Tuesday, February 14, 2012

history lesson: Valentine's Day

i've heard (okay, so maybe seen on facebook is more accurate) a number of people in the last few weeks talking about how Valentine's Day is just a 'holiday invented by the greeting card, candy, and floral companies'. of course, i see where this kind of sentiment is coming from- it has become awfully commercialized and seems to have been reduced to a cheesy jewelry ad- but as someone who (as i mentioned yesterday) has always enjoyed Valentine's Day, i set out to find out what the history of the holiday is and see if it could be redeemed from corporate America.

this guy- he's not corporate America!
'love rocks' valentines and photo from Bunny Cakes


there are a number of legends, from very different cultures, that contributed to the creation of Valentine's Day...

a pagan festival

until the 5th century, the Roman festival Lupercalia- a fertility festival- was celebrated in mid February. this festival was believed to have included animal sacrifice, after which the hides would be cut into strips and priests would go about gently slapping woman and crops with these strips. being touched by this hide was believed to make women more fertile in the coming year. during the festival, according to legend, all the single women would place their names in an urn and the bachelors would later draw names and pair up for the year with the woman whose name they drew. it was said that many marriages resulted from these pairings. somewhere around the end of the 5th century February 14th was declared Saint Valentine's Day by Pope Gelasius and Lupercalia was outlawed.


i had a very hard time finding a family friendly image for Lupercalia, so instead i went with this awesome vintage wolf tee. Lupercalia was named as such in honor of the wolf, or canis lupus, who nursed the founders of Rome.
photo and tee from Shop Glovebox



a saint...or three

the Catholic church recognizes three saints named Valentine (or Valentinus), all of whom were martyred. there are several legends surrounding these saints and from what i could find, it's not certain which is the saint the day officially honors. one Saint Valentine was purported to be a priest in 3rd century Rome when Emperor Claudius II outlawed marriage for young men, believing that single men made better soldiers. Valentine saw the injustice of this decree and defied the emperor by continuing to perform marriages in secret. When his actions were discovered, Claudius ordered Valentine be put to death.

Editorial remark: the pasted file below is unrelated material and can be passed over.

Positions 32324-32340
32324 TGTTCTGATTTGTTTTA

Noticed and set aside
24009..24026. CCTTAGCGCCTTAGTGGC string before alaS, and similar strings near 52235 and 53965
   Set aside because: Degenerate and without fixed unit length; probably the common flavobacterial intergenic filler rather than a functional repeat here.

other legends around Saint Valentine suggest he was imprisoned and killed for helping Christians escape Roman prisions, where beatings and torture were common. some even say that Valentine actually sent the first 'valentine' from prison- after falling in love with his jailor's daughter, who visited him in prison. before he died, it is said he sent her a note signed 'from your Valentine'.

regardless of who Saint Valentine actually was, the stories all seem to feature him as a heroic, sympathetic, and romantic figure, and by the middle ages he became one of the most popular saints in both England and France.

mosaic of Saint Valentine from Church of the Dormition in Jerusalem.
photo from Catholic News Service


the birds and the bees

during the middle ages, in England and France at least, the belief that February 14th was the beginning of bird mating season, contributed to Valentine's Day being associated with romance. Chaucer may have actually had a hand in establishing the day as a day of romance with his poem 'The Parliament of the Fowls'.

Geoffrey Chaucer.
public domain image.


will you be mine

the oldest existing valentine known today was a poem by Charles, Duke of Orleans, written in 1415. the poem was written to his wife while he was imprisoned in the Tower of London after being captured at the Battle of Agincourt.

by the middle of the 18th century, it was common for people to exchange notes and small tokens of affection and by 1900, with the advent of better printing technology and affordable postage, valentines were often printed cards. today it is estimated that 1 billion valentines are sent in the U.S. each year.

1861 Valentine's Day image from Harper's Weekly.
public domain image.

1920's valentine and photo from the Vintage Valentine Museum.

1930's valentine.
photo from the Vintage Valentine Museum

1950's valentine.
photo from the Vintage Valentine Museum

1960's valentine.
photo from the Vintage Valentine Museum. 
1980's 'Get Along Gang' valentines (I totally had these guys!).
photo from Frugal Fairy Vintage

while Valentine's Day may have gone off track, it does appear to be more than just a conspiracy by the greeting card companies! so- have i changed your mind about Valentine's Day? do you love it? hate it? i'd love (no pun intended) to hear your thoughts!

(online sources for today's history lesson: History,  Catholic News Service, National Geographic News).




2 comments:

  1. I LOVE that life ring valentine, so so much! Great little history lesson :)

    ReplyDelete
    Replies
    1. that one is fantastic! i love old cards with moving parts like that!

      Delete

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